BARTLESVILLE, Oklahoma -- Tulsa is not the only Green Country district having to make tough decisions. Bartlesville put one of it's elementary schools on the chopping block Monday night.
But after a meeting that lasted several hours, the Bartlesville School board did not make a decision Monday night whether to close Oak Park Elementary.
Instead, they tabled the motion until the next meeting on May 5, 2011.
"It's something to where we have to tighten the belt, and when we look at something like Oak Park, we would save approximately $600,000," David Austin, with Bartlesville Public Schools, said.
The district says 60 percent of its funding comes from the state. The budget will be down $2.5 million next year.
With 262 students, Oak Park Elementary is the smallest school.There are 22 empty classrooms at other, newly-renovated schools.
All students and teachers will be relocated to one of the remaining six elementary schools.
As a result, for the first time since 1985, neighborhood school boundaries will change. So, kids all over Bartlesville could move to different schools next year.
Monday night's meeting was standing-room only with dozens more listening from the hallway. Concerned families spoke for an hour and a half, hoping to convince the board to keep Oak Park Elementary open.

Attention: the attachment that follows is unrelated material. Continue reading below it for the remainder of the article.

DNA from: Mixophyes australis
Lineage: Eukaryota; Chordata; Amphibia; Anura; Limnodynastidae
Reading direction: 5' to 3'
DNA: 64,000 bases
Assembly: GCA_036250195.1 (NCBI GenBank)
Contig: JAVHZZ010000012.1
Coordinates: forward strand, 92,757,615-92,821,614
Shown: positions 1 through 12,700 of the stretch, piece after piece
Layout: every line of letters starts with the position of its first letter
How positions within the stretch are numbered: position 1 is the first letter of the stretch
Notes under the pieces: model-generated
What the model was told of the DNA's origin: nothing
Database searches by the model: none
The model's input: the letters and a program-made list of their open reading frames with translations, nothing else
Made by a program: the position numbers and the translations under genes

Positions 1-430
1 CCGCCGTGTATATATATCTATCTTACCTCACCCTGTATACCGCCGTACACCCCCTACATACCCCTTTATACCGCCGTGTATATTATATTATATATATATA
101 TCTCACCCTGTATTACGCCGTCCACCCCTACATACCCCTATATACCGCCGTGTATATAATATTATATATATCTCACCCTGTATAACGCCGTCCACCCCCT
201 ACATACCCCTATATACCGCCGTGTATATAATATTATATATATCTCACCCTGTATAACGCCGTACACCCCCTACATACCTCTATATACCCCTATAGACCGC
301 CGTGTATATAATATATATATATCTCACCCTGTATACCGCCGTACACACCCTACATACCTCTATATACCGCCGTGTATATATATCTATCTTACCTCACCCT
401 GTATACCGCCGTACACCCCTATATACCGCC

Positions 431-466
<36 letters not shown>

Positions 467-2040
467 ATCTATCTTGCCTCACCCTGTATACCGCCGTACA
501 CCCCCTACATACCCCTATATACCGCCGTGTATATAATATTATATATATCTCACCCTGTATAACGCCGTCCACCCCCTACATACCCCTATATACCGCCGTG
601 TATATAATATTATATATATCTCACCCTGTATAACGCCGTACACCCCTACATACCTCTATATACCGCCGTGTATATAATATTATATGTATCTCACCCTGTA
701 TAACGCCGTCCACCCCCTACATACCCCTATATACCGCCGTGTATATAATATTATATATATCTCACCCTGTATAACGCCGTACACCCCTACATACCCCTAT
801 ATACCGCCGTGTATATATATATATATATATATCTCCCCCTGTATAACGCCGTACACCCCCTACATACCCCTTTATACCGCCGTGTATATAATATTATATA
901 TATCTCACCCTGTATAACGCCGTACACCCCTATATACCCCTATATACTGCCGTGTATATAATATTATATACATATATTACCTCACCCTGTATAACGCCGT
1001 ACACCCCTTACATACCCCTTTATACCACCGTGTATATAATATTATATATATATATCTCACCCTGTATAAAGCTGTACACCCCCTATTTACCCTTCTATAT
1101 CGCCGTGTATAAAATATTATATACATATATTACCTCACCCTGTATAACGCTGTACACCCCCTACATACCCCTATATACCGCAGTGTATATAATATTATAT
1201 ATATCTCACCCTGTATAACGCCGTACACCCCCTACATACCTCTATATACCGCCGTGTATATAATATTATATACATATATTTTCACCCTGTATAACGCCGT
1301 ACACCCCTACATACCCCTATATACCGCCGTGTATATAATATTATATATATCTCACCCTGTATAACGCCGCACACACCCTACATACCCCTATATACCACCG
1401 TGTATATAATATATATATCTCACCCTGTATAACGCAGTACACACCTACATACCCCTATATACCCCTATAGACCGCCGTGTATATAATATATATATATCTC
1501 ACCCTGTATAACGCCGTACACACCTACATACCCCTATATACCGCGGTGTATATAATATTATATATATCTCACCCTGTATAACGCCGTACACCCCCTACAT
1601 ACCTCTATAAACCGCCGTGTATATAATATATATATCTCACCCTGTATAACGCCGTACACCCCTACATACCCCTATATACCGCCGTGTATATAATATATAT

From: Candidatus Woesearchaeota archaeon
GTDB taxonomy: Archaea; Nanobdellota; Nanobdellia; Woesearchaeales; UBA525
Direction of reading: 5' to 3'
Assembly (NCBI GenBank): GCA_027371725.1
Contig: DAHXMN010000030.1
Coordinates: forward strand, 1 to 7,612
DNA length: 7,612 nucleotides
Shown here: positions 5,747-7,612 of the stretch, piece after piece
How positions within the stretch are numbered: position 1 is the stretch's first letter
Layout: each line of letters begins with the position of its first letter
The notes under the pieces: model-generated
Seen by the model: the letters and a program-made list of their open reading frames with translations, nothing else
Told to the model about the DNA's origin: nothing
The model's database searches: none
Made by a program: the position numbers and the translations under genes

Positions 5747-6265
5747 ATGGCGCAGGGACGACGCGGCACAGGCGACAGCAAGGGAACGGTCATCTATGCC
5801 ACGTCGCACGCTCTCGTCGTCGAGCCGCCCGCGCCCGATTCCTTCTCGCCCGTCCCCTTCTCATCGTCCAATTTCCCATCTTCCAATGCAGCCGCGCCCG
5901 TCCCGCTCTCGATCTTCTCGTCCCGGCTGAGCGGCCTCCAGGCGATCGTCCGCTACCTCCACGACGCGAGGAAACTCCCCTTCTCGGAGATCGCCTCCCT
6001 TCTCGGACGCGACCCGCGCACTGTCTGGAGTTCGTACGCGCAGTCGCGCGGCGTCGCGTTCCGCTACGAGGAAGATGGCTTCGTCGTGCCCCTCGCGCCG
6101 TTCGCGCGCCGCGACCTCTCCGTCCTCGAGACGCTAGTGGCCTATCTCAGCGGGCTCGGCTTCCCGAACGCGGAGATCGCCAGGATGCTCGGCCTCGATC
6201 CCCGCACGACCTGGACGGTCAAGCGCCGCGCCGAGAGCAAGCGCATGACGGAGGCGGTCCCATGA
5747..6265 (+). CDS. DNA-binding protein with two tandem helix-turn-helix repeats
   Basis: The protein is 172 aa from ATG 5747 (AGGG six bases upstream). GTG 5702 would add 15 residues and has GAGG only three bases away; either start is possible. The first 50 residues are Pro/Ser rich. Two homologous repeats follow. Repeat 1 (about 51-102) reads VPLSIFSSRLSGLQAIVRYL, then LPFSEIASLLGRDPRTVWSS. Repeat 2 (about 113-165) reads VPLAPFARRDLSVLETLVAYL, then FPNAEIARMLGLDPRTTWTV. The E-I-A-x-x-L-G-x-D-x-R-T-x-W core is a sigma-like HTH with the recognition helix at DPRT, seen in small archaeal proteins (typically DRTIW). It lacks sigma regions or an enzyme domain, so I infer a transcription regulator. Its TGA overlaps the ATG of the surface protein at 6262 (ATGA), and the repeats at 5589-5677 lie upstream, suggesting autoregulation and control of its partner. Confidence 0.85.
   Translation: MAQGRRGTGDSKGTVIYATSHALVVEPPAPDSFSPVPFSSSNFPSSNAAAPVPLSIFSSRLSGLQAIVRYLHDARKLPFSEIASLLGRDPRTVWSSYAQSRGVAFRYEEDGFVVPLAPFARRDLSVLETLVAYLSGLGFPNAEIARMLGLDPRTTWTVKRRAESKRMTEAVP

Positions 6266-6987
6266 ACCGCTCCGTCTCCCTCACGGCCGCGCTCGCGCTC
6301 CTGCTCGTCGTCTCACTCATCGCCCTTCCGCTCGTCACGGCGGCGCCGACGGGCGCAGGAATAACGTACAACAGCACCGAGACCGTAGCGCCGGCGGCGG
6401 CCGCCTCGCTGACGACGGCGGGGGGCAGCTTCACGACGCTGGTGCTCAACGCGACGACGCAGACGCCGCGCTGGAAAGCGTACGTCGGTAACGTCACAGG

"In this petition I hold in front of me with 859 signatures shows that we the citizens of Bartlesville do care and do not want our schools or districts to change," Teresa Morgan said.
"Closing this school is going to kill our community," Wesley Roper said. "There isn't anything else out there. If you haven't been to Oak Park we have a school. That's it."
"A lot of these families have no vehicle, they do not have any extra money for gas, we enjoy being able to walk with our children to school," Cherie Sullivan said.
If approved, students at Oak Park Elementary School would attend Wilson Elementary School on the east side of Bartlesville.
Closing down the school and saving $600,000 won't make a dent in the budget shortfall. The district expects to make even deeper cuts in the coming months